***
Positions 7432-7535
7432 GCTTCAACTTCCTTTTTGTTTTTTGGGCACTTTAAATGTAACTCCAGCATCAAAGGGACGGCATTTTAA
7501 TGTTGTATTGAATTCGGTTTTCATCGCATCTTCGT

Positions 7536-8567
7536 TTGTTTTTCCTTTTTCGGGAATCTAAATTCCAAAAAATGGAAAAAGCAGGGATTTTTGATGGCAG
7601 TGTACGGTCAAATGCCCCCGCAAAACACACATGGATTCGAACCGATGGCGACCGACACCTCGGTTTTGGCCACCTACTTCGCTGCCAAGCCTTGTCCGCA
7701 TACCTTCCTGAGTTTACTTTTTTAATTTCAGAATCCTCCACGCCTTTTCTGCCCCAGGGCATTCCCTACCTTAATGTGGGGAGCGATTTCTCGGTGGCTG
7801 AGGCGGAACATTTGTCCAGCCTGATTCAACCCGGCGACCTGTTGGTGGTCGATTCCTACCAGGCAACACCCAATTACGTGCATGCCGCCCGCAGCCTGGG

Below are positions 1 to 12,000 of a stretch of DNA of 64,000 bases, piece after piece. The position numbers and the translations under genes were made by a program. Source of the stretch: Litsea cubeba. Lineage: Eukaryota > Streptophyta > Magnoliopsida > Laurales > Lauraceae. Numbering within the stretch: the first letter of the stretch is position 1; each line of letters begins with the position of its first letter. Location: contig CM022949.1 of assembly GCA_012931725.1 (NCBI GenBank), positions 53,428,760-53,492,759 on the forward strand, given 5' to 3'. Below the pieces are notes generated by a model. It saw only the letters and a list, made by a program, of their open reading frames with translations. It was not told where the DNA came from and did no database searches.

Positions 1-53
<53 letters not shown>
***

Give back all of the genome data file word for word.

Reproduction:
Positions 7432-7535
7432 GCTTCAACTTCCTTTTTGTTTTTTGGGCACTTTAAATGTAACTCCAGCATCAAAGGGACGGCATTTTAA
7501 TGTTGTATTGAATTCGGTTTTCATCGCATCTTCGT

Positions 7536-8567
7536 TTGTTTTTCCTTTTTCGGGAATCTAAATTCCAAAAAATGGAAAAAGCAGGGATTTTTGATGGCAG
7601 TGTACGGTCAAATGCCCCCGCAAAACACACATGGATTCGAACCGATGGCGACCGACACCTCGGTTTTGGCCACCTACTTCGCTGCCAAGCCTTGTCCGCA
7701 TACCTTCCTGAGTTTACTTTTTTAATTTCAGAATCCTCCACGCCTTTTCTGCCCCAGGGCATTCCCTACCTTAATGTGGGGAGCGATTTCTCGGTGGCTG
7801 AGGCGGAACATTTGTCCAGCCTGATTCAACCCGGCGACCTGTTGGTGGTCGATTCCTACCAGGCAACACCCAATTACGTGCATGCCGCCCGCAGCCTGGG

Below are positions 1 to 12,000 of a stretch of DNA of 64,000 bases, piece after piece. The position numbers and the translations under genes were made by a program. Source of the stretch: Litsea cubeba. Lineage: Eukaryota > Streptophyta > Magnoliopsida > Laurales > Lauraceae. Numbering within the stretch: the first letter of the stretch is position 1; each line of letters begins with the position of its first letter. Location: contig CM022949.1 of assembly GCA_012931725.1 (NCBI GenBank), positions 53,428,760-53,492,759 on the forward strand, given 5' to 3'. Below the pieces are notes generated by a model. It saw only the letters and a list, made by a program, of their open reading frames with translations. It was not told where the DNA came from and did no database searches.

Positions 1-53
<53 letters not shown>